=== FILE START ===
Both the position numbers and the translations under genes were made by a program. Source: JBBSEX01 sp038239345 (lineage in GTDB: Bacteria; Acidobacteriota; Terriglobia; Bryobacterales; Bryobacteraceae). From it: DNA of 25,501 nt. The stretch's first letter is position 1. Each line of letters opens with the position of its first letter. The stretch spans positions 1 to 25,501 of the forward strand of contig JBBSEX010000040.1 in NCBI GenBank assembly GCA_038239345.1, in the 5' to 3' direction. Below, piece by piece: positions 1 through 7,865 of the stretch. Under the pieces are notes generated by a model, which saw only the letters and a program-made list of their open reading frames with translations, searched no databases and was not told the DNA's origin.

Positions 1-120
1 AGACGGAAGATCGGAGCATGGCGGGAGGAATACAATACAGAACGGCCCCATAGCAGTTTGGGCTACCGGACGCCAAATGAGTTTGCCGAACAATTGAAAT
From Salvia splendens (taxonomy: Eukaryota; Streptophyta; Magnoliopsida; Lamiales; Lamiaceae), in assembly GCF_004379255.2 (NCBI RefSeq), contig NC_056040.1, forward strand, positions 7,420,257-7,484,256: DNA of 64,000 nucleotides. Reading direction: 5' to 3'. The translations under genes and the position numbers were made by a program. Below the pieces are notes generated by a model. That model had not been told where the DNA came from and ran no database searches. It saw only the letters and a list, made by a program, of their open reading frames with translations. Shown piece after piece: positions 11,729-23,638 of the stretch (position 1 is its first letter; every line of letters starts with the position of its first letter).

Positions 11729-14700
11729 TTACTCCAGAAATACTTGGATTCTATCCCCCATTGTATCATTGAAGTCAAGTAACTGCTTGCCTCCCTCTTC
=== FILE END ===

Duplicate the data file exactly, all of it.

Both the position numbers and the translations under genes were made by a program. Source: JBBSEX01 sp038239345 (lineage in GTDB: Bacteria; Acidobacteriota; Terriglobia; Bryobacterales; Bryobacteraceae). From it: DNA of 25,501 nt. The stretch's first letter is position 1. Each line of letters opens with the position of its first letter. The stretch spans positions 1 to 25,501 of the forward strand of contig JBBSEX010000040.1 in NCBI GenBank assembly GCA_038239345.1, in the 5' to 3' direction. Below, piece by piece: positions 1 through 7,865 of the stretch. Under the pieces are notes generated by a model, which saw only the letters and a program-made list of their open reading frames with translations, searched no databases and was not told the DNA's origin.

Positions 1-120
1 AGACGGAAGATCGGAGCATGGCGGGAGGAATACAATACAGAACGGCCCCATAGCAGTTTGGGCTACCGGACGCCAAATGAGTTTGCCGAACAATTGAAAT
From Salvia splendens (taxonomy: Eukaryota; Streptophyta; Magnoliopsida; Lamiales; Lamiaceae), in assembly GCF_004379255.2 (NCBI RefSeq), contig NC_056040.1, forward strand, positions 7,420,257-7,484,256: DNA of 64,000 nucleotides. Reading direction: 5' to 3'. The translations under genes and the position numbers were made by a program. Below the pieces are notes generated by a model. That model had not been told where the DNA came from and ran no database searches. It saw only the letters and a list, made by a program, of their open reading frames with translations. Shown piece after piece: positions 11,729-23,638 of the stretch (position 1 is its first letter; every line of letters starts with the position of its first letter).

Positions 11729-14700
11729 TTACTCCAGAAATACTTGGATTCTATCCCCCATTGTATCATTGAAGTCAAGTAACTGCTTGCCTCCCTCTTC